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Prince of Ponies by Stacy Gregg


It wasn’t just gold bullion and priceless art that the Nazis stole during World War II. Prince of Ponies, the seventh book in Stacy Gregg’s stand-alone series, is based on the true story of the Third Reich’s theft of Europe’s greatest horses in their attempt to breed an equine ‘master race’.


Written as a dual narrative, the book moves seamlessly between two eras. Mira, a Syrian refuge in modern day Berlin, has big dreams of becoming a champion show jumper, while in Poland and Berlin in 1939 another young girl, Zofia, is risking everything to save the horse that she loves - even if it means facing Hitler himself.


Gregg undertook her usual rigorous research for this story, travelling to Berlin, and specifically the Grunewald forest on the outskirts of the city, where Zofia and Mira's stories collide. While researching the book, Gregg also spent time in the Sonnenallee, the Arab district where the young Mira arrives as a refugee with her family after leaving Syria, and in the gentrified suburb of Roseneck near the Grunewald forest where Mira’s family establish a new life.


Gregg masterfully weaves the real-life events of World War II into Zofia and Mira's stories. During the war, Hitler appointed his ‘Master of Horses’, Gustav Rau, to undertake a systematic seizure of the best stallions and mares – Lipizzaners, Polish Arabians and French Warmbloods. Kept at secret stud farms, their offspring branded with the Reich’s mark – an H with a dagger through it – these horses were intended to become the ultimate German warhorses.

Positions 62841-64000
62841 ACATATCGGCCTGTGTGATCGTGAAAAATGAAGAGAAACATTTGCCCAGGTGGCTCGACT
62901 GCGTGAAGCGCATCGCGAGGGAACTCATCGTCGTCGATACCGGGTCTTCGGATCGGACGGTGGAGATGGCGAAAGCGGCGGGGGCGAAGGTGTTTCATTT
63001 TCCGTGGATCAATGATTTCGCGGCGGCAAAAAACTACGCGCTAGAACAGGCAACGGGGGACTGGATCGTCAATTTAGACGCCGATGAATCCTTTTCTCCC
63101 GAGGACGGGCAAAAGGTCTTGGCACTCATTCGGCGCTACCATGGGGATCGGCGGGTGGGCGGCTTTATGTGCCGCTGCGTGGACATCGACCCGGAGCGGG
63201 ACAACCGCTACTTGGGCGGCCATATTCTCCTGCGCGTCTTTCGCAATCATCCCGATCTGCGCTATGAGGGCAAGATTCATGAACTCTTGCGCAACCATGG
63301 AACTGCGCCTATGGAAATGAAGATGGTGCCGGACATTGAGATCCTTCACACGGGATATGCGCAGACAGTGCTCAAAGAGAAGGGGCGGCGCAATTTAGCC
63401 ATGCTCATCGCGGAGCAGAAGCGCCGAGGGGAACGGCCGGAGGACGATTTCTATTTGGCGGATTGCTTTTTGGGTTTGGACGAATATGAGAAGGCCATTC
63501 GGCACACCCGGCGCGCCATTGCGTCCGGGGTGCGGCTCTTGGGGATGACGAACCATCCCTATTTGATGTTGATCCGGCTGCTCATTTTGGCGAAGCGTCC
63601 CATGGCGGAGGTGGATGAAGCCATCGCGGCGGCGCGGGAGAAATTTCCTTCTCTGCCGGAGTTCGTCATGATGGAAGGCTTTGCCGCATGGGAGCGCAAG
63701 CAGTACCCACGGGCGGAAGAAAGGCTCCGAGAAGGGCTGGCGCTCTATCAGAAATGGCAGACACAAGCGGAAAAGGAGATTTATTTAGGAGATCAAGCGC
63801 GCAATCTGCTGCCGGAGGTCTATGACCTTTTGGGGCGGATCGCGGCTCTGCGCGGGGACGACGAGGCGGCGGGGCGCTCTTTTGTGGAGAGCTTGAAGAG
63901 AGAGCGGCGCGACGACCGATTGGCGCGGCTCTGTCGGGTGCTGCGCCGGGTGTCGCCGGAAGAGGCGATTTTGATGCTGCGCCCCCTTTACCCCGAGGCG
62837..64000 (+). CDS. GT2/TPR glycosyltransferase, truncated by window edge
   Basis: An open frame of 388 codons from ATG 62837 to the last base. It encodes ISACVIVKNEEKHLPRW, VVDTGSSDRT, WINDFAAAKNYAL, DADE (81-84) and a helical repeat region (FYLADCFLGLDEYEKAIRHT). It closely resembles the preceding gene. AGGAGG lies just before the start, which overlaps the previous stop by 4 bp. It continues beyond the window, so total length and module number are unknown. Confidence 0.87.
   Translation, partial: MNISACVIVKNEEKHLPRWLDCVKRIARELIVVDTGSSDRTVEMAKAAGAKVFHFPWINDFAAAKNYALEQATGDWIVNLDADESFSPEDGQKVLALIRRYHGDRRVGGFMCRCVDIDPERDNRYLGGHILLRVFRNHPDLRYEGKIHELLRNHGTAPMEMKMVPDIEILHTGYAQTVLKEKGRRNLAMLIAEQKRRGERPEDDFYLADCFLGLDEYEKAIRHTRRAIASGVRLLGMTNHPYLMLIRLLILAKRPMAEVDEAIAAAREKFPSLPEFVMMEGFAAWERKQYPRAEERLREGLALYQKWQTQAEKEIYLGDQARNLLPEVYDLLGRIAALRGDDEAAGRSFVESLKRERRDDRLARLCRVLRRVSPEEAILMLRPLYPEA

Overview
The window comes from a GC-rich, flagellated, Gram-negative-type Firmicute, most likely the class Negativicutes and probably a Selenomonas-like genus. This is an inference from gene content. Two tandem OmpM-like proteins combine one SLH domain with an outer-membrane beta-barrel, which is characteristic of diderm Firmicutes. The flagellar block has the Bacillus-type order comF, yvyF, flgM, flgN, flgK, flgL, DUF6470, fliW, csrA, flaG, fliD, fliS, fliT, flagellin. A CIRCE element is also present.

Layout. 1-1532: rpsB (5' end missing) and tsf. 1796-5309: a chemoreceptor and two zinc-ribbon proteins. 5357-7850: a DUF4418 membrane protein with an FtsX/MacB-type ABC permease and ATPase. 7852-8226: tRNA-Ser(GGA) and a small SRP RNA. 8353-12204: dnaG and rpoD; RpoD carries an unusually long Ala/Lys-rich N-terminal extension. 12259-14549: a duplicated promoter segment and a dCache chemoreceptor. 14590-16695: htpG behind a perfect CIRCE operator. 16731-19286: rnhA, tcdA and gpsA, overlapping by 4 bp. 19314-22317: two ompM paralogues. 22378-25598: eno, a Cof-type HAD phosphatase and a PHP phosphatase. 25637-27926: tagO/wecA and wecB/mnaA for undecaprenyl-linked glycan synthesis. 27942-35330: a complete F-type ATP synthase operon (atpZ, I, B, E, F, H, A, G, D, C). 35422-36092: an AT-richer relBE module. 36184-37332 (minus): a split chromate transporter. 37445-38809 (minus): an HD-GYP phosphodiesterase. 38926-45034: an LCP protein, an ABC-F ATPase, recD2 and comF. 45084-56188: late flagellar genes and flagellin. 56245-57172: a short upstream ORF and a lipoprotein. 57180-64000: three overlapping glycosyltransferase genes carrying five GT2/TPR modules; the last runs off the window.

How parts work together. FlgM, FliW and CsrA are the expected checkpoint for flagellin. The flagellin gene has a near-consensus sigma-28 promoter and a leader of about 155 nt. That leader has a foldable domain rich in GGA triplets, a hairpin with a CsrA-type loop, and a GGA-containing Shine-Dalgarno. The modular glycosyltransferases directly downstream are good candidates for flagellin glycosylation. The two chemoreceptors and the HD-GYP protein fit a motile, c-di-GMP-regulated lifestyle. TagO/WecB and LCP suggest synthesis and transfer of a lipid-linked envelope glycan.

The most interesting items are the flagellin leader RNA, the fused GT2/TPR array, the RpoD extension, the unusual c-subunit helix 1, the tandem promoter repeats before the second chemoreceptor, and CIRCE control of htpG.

But as the Russians closed in on the stud farms the risk of losing the horses to the Red Army – who were starving and would think nothing of eating them – was very real. Many of the horses, including 200 of the Vienna Riding School’s famous Lipizzaners, were rescued at the 11th hour with the aid of horse-loving American General Patton. However, it wasn’t just Lipizzaners who were taken. The Polish Stud Farm, Janow Podlaski, is the scene for much of Zofia’s story, and the events that unfold there are based on the Nazi occupation of the stud farm that took place after Germany annexed Poland.


Gregg is a wonderful story-teller. The story is a real page turner, and despite the dual narratives, is written in a way that makes it very easy to follow. Both main characters are charming and flawed, and their stories mirror each other perfectly.


It is clear Gregg loves horses, with each crafted and described in rich detail. However, this is a book that even those who aren't that fond of horses will enjoy.


With a strong foundation of history, Gregg layers horses, friendship, and belonging into the story as well.


A fascinating story, expertly crafted by one of New Zealand's best authors, Prince of Ponies is more than 'just another' horse story.


Reviewer: Rebekah Fraser

HarperCollins, RRP $25.

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